When you’re copywriting, don’t just think about the content. You should also think about the tone.

Content is like the “what” while tone of voice is like the “how”.

Today, we’ll explore 2 types of tones: professional tone vs friendly tone.

[Marketing Tips] Copywriting 101 - Professional Tone vs Friendly Tone

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As mentioned earlier, tone is the way your message comes across to your readers.

In verbal speech, tone is communicated through pitch and inflection. However, in copywriting, you’ll have to convey emotion with word choice and punctuation.

Tone of voice thus shapes the overall feeling of a message. This is especially important in the online world. Because you can’t really see or hear the content, your readers can only infer the feeling from your words.

Bear in mind that the tone is key in brand identity. The tone reflects the image of your brand. Therefore, you need to write in the same tone consistently. If you develop a tone that is uniquely yours, people will be able to identify your brand from the crowd. Try to create a unique writing style that people enjoy reading. This will make your content more memorable and leave a lasting impression on your readers.

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Professional Tone

Some industries are more likely than others to use a professional formal tone. For example, banking and financial services. This is because a serious tone like this builds credibility. People will also feel more assured to leave their savings in these banks. In such cases, the brand image of trustworthiness is of utmost importance so it’s better to stick to a professional tone.

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Tip 1: Use Sophisticated Language

To appear professional, there’s one hack I always use: include difficult words in my copy.

You know those fancy words that make you look smart?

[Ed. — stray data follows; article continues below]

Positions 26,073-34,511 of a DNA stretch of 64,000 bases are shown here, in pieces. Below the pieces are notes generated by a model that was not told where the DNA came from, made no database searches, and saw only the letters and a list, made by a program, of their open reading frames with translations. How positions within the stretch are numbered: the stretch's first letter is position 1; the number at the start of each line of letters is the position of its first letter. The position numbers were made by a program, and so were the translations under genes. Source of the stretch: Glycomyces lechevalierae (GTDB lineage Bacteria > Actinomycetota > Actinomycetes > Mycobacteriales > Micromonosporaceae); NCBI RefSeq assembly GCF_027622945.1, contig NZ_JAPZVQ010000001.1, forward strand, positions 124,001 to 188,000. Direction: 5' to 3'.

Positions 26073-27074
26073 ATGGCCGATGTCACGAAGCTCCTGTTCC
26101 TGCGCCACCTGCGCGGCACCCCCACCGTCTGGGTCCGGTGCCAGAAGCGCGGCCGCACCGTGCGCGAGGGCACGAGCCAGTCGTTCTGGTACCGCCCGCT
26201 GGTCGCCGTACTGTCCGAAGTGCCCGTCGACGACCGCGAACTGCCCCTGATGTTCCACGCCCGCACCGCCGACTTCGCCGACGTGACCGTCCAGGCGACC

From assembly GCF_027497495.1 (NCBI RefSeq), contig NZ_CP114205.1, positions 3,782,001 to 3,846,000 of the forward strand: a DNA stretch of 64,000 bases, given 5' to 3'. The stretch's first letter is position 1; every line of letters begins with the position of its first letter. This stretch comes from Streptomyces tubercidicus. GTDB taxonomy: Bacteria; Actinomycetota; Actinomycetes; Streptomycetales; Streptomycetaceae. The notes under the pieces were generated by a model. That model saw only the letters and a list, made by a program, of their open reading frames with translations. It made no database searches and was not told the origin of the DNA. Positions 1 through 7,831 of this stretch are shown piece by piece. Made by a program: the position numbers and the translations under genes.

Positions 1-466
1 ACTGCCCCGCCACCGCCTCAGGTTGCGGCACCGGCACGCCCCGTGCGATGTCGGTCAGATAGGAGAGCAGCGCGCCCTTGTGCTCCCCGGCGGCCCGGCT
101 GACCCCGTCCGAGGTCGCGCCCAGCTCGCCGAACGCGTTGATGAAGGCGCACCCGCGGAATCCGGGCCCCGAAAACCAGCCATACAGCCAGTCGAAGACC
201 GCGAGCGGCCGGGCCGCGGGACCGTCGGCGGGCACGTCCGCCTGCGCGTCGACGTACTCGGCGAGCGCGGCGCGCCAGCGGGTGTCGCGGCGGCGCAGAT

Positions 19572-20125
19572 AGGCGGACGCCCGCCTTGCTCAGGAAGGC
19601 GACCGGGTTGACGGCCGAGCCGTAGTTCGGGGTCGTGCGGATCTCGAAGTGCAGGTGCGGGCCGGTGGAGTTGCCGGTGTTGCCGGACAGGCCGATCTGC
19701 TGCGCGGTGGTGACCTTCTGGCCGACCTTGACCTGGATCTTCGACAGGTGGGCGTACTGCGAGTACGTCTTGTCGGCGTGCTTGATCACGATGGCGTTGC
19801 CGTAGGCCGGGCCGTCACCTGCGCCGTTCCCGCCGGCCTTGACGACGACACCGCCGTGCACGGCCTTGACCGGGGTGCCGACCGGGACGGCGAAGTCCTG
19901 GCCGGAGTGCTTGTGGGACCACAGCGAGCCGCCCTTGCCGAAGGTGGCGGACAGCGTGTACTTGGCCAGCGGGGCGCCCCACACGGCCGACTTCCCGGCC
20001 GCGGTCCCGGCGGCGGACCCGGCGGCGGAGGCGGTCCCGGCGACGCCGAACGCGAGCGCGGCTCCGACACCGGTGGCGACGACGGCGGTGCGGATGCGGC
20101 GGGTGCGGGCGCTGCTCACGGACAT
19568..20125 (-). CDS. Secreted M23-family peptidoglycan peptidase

Yup, try to include those words in your content and you’ll appear cultured and worldly-wise.

Here are some examples. Look at the sophisticated vocabulary.

  • Navigate the volatility of the economy
  • Chart your career trajectory towards success
  • Be the trailblazer. Activate change.

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Tip 2: Keep Exclamation Points To A Minimum

As its name suggests, exclamation marks denote excitement, shock or any other emotion that might make you exclaim.

When you’re writing in a professional tone, you shouldn’t be shouting in your audience’s face. Instead, the image that you want to portray will probably be a wise and level-headed old man who has many life experiences and is able to give advice and guide your audience. It shouldn’t be a passionate schoolboy who is easily excited.

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Tip 3: Include Industry Jargon

To appear knowledgeable, you should read widely, especially industry news. By learning and adding industry jargon into your copy, you give readers a positive impression. Firstly, it highlights the depth and breadth of your industry knowledge. Secondly, it shows that you keep pace with the trends and technology. This will position you as an industry thought leader.

You can also learn from your competitors. Analyze their content and examine the language. If possible, look at their ads, sales pages and brochures. This will help paint a picture of the current landscape. It’s good to use similar language. But at the same time, you should also aim to stand out from the competition. Use a tone that is uniquely yours.

Do talk to your customers so your copy resonates with their concerns, problems, pain, motivations and goals.

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Friendly Tone

Friendly tone, which is more casual, conversational and helpful, is great in closing the distance between the brand and its audience.